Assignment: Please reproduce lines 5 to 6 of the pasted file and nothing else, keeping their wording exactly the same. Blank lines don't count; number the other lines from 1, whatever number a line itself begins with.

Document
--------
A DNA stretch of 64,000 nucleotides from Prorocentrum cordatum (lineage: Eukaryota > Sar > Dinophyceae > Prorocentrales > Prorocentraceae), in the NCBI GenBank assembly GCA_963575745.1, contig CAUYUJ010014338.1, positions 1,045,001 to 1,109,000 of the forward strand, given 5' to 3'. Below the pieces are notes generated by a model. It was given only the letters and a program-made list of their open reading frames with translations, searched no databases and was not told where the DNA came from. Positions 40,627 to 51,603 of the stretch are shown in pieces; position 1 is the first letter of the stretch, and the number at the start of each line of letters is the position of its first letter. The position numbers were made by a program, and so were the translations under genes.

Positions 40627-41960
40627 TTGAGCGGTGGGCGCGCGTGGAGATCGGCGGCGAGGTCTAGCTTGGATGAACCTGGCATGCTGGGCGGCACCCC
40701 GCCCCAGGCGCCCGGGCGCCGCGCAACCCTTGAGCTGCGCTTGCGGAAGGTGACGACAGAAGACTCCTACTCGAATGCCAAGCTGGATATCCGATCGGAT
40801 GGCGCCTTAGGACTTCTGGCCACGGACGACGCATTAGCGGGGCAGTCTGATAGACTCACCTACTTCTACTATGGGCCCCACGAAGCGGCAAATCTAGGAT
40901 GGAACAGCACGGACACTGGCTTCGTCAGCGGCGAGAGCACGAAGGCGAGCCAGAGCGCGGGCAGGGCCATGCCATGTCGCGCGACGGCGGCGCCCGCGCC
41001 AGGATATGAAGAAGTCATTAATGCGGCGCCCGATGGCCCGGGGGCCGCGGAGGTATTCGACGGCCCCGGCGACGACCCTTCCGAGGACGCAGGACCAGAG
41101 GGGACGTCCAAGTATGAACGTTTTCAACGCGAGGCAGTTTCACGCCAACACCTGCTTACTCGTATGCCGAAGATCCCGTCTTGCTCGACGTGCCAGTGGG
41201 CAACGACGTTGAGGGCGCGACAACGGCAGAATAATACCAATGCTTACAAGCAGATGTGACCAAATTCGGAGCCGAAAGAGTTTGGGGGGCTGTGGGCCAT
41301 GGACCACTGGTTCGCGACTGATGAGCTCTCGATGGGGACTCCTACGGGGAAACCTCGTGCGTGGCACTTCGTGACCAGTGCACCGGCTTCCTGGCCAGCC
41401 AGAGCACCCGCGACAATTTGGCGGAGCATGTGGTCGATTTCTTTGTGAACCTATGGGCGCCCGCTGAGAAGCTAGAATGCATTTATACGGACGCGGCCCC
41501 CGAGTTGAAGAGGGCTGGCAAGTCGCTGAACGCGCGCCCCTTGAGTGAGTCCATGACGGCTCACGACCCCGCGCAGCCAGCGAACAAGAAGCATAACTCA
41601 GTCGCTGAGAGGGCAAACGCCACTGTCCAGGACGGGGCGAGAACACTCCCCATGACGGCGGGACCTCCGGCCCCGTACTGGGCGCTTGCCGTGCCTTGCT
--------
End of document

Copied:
40801 GGCGCCTTAGGACTTCTGGCCACGGACGACGCATTAGCGGGGCAGTCTGATAGACTCACCTACTTCTACTATGGGCCCCACGAAGCGGCAAATCTAGGAT
40901 GGAACAGCACGGACACTGGCTTCGTCAGCGGCGAGAGCACGAAGGCGAGCCAGAGCGCGGGCAGGGCCATGCCATGTCGCGCGACGGCGGCGCCCGCGCC